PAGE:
Setting new life goals after uterine cancer and a total hysterectomy

I’ve always wanted to be a mom. I became an aunt at a very young age, and I loved taking care of my nieces and nephews. I worked at a child welfare organization throughout high school, too, so kids have always been a part of my life. That’s why finding out I had stage II uterine cancer in August 2016 was a pretty bitter blow. By the time I was diagnosed at age 31, it had already spread to my cervix and both ovaries. My best chance at a cure was a total hysterectomy followed by radiation therapy. The surgery alone would send me into immediate menopause — and end my dreams of having biological children. Choosing to have the surgery anyway was not an easy decision, but it was one my husband and I agreed upon. I’m still making my peace with it. Some days, I am perfectly content. Others, not so much. The one thing I have no regrets about is going to MD Anderson for my uterine cancer treatment. It’s 600 miles away from my home, but three years later, I’m still here — and cancer-free — because of it. My uterine cancer diagnosis My husband and I had been trying to conceive naturally for quite a while by the time I was diagnosed. My regular gynecologist had been on my case for years to see a fertility specialist. I finally agreed in July 2016. The specialist performed a pelvic sonogram as a routine part of our first consultation. The scan revealed multiple ovarian cysts and several uterine fibroids. Since I have a history of ovarian...

Young adult cancer patients find help and hope with Adolescent and Young Adult Program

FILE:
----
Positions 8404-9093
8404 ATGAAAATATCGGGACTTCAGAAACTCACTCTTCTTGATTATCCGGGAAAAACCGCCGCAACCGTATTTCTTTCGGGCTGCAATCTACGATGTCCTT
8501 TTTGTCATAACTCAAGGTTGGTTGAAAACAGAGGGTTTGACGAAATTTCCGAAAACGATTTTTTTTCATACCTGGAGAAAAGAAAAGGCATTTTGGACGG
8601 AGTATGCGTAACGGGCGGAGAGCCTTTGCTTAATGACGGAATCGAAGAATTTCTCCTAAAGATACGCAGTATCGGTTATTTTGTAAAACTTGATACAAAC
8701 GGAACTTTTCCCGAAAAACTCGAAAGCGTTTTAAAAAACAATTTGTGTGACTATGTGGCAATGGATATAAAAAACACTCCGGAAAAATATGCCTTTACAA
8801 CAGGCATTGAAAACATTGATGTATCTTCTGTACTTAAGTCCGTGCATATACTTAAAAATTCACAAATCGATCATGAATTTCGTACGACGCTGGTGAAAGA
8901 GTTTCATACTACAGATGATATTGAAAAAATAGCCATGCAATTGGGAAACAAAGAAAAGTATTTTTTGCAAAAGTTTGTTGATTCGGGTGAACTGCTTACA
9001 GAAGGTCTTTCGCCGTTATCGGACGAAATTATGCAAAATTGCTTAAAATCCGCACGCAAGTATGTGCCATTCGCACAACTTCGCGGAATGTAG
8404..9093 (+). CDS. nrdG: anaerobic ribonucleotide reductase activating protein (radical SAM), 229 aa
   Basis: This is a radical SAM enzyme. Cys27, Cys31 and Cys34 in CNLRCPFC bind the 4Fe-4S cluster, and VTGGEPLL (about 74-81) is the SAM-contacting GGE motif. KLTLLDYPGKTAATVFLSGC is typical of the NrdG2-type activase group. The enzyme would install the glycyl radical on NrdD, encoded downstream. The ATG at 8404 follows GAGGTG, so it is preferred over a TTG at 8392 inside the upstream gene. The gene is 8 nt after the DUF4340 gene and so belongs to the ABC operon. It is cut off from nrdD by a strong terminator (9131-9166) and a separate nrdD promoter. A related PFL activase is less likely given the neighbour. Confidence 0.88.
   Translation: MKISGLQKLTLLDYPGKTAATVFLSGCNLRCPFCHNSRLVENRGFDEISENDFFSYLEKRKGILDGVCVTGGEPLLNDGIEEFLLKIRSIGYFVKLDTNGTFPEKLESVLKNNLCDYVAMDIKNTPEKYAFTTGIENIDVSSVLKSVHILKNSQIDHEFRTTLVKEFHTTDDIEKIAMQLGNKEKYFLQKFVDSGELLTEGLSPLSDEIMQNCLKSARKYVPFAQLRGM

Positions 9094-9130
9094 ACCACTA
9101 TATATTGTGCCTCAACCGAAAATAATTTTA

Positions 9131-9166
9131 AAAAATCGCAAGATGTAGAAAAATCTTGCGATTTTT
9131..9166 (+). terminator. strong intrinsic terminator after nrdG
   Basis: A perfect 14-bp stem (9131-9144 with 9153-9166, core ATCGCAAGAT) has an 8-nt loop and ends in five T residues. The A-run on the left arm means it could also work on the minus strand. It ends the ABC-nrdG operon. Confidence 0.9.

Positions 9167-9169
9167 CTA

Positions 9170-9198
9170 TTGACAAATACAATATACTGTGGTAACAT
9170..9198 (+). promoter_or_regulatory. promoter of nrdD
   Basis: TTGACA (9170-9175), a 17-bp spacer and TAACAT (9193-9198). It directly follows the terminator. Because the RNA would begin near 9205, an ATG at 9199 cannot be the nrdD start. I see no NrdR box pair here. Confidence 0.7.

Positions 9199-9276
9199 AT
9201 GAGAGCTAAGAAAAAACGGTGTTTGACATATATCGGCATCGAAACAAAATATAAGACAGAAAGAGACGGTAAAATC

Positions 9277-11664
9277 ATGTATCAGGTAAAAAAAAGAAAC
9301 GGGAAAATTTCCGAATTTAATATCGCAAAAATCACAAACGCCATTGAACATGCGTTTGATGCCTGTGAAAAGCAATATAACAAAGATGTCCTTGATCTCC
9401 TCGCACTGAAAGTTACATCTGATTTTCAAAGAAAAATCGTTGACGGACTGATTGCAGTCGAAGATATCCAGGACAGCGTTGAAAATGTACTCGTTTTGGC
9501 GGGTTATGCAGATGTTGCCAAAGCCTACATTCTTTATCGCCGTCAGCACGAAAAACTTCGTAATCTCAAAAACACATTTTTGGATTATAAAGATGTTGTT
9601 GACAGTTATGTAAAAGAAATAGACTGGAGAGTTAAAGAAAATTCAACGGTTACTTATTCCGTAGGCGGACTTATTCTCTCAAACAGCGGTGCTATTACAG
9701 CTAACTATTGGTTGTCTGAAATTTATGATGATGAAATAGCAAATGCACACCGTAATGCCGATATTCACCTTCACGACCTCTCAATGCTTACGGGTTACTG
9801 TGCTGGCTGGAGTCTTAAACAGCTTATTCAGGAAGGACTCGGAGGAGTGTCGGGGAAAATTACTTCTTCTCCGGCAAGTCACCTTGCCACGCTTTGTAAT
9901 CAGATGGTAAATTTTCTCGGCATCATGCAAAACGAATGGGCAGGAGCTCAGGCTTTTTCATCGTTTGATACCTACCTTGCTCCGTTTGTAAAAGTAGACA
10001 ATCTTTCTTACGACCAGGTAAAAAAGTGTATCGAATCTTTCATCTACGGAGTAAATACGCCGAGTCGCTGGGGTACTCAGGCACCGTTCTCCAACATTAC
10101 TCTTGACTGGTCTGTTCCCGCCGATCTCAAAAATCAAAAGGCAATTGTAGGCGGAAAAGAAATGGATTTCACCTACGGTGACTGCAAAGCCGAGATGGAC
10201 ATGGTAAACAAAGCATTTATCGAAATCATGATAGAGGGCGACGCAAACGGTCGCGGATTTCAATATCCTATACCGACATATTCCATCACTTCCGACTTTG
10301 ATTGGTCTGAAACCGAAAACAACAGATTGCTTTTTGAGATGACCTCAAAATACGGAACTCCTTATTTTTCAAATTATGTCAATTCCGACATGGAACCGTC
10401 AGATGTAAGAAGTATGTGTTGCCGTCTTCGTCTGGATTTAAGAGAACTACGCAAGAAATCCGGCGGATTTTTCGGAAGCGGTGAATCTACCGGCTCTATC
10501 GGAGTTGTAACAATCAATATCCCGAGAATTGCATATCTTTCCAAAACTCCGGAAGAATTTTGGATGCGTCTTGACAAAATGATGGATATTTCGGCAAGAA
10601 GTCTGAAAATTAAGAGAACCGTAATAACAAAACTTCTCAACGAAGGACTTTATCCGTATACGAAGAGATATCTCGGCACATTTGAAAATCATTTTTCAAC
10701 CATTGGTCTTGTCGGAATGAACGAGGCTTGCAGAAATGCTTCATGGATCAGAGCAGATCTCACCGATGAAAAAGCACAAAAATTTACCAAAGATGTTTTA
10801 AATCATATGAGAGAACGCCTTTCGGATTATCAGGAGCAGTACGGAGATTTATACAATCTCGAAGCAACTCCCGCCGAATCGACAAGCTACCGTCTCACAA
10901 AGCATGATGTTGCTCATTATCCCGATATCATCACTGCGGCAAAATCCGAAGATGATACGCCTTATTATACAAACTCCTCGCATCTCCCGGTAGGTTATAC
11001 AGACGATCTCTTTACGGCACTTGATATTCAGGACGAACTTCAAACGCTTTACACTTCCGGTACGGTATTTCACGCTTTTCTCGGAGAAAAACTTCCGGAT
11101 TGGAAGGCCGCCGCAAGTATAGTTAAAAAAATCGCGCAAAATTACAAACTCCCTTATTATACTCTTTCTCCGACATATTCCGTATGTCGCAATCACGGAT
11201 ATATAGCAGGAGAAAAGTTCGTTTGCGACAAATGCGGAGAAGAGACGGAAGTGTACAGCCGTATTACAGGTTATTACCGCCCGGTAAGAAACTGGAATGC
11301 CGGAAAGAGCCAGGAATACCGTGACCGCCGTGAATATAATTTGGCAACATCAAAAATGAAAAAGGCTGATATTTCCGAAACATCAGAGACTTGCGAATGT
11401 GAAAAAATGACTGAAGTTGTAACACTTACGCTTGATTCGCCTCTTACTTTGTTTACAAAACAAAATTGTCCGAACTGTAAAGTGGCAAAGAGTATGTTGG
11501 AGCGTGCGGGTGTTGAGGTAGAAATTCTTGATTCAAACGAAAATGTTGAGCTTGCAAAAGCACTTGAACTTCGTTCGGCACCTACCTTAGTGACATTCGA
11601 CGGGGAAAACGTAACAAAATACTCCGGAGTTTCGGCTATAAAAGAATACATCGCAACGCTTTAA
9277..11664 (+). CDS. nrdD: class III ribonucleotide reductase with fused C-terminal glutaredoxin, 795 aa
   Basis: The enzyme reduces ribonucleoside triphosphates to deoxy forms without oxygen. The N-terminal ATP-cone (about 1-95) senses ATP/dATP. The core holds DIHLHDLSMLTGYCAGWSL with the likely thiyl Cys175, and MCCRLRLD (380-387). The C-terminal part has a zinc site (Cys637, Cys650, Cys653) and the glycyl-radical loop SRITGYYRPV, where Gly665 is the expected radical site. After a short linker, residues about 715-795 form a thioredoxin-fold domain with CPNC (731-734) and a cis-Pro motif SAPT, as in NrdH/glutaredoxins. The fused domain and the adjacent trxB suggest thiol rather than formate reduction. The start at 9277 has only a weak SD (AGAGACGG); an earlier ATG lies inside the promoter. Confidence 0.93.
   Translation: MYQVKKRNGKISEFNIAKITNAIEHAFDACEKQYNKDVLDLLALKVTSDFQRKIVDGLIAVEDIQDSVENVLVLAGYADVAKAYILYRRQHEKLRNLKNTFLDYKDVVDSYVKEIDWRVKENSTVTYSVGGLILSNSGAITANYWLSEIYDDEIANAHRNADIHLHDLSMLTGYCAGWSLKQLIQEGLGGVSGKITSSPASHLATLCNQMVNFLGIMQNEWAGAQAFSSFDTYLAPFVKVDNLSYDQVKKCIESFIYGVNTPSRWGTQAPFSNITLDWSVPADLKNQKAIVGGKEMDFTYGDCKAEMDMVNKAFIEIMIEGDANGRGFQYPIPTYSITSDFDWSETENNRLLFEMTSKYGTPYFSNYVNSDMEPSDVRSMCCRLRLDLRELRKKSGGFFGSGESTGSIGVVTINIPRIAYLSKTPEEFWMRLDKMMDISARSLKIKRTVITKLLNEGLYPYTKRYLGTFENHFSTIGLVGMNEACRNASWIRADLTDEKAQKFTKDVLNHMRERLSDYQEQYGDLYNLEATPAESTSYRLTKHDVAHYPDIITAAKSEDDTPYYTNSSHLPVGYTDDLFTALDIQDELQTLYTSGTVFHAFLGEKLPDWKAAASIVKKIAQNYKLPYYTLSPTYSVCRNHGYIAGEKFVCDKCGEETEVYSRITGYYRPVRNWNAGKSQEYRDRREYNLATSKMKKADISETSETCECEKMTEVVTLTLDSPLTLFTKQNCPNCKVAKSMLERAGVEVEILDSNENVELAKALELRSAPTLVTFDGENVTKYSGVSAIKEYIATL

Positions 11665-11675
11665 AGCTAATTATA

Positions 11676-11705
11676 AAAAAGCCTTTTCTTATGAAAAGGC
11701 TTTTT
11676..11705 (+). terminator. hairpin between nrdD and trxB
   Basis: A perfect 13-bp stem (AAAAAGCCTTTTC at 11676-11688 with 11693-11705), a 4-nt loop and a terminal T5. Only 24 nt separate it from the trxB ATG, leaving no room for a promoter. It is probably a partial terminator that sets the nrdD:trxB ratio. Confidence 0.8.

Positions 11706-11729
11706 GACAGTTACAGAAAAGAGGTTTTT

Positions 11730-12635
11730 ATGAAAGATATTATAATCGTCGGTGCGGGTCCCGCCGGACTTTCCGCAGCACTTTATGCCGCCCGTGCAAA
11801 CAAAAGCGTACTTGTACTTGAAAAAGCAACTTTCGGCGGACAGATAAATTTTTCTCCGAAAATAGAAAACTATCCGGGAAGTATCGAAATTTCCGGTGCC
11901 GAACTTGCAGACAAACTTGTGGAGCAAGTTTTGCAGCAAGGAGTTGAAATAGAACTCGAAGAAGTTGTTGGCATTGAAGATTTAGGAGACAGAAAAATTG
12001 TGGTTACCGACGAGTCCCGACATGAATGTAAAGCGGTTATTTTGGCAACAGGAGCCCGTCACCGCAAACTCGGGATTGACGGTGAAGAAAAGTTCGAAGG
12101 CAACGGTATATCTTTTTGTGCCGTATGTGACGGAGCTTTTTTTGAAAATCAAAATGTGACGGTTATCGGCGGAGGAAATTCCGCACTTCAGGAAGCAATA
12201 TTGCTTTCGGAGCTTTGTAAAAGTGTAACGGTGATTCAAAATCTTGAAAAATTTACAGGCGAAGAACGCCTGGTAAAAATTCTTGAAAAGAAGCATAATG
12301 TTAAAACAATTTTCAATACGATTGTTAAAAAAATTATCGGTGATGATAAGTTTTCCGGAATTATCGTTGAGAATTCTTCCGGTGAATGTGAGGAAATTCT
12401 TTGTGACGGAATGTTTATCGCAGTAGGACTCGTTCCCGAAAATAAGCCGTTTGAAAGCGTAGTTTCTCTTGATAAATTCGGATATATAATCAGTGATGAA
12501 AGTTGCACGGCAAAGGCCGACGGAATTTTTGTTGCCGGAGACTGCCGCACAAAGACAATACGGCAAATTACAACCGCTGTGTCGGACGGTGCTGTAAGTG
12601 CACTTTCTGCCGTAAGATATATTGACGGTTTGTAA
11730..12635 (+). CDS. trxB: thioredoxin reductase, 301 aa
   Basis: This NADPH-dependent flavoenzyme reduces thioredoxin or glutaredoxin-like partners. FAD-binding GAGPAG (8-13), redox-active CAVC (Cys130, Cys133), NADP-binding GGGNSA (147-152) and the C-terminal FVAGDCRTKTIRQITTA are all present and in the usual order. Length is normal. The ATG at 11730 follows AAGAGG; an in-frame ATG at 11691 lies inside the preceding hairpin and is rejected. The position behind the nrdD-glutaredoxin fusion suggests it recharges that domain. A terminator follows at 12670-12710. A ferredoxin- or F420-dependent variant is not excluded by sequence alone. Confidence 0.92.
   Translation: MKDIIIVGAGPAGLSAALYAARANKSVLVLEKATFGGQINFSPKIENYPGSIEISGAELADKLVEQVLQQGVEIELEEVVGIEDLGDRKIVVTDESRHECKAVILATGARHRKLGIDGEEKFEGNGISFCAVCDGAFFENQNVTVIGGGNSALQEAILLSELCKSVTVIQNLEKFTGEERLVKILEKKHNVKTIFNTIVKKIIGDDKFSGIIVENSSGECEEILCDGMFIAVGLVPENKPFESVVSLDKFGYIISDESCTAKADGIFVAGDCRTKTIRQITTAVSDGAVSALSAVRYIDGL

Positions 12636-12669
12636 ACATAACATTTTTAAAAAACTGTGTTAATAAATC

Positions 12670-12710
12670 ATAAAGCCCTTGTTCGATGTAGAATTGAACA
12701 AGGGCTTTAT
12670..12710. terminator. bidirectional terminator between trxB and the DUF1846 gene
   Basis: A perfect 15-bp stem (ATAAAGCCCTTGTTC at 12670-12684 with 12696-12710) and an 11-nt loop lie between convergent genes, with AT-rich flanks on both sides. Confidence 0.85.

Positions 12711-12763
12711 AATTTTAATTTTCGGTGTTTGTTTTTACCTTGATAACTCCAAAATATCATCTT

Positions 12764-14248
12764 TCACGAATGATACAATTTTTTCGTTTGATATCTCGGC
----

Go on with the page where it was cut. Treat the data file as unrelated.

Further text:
Georgia Wilson, 24, remembers the first time she shared her own cancer experience to help someone else. She was sitting in the lobby of MD Anderson’s Adolescent and Young Adult Clinic and traded numbers with another patient. She called her the next day, and they’ve been friends ever since. Wilson, an osteosarcoma survivor, says it was that moment last year when she realized she wanted to become an oncologist, and MD Anderson is helping her get there. The Adolescent and Young Adult Program not only runs the clinic, it also offers a range of support services, a scholarship fund, and opportunities to meet people who understand how lonely and isolating cancer can be for young adults. “MD Anderson provided me with a community of friends, nurses and doctors who influenced the way I’ll approach medicine in my future practice,” says Wilson, who learned she’d been accepted into medical school last spring while she was in the hospital surrounded by her care team. Serving young cancer patients’ needs, from fertility to psychosocial support “Our approach is to tailor supportive care services to their needs, whether that’s vocational counseling, oncofertility or genetic testing,” says Michael Roth, M.D. He and Andy Livingston, M.D., are the co-directors of the program. In its first year, the clinic has seen more than 500 patients, and demand is growing. The clinic team sees patients ages 15 to 39 with a current or prior cancer diagnosis. Patients get the clinic’s support in addition to the cancer treatment led by their primary care team. Patients can request a referral to the program from their care team at any...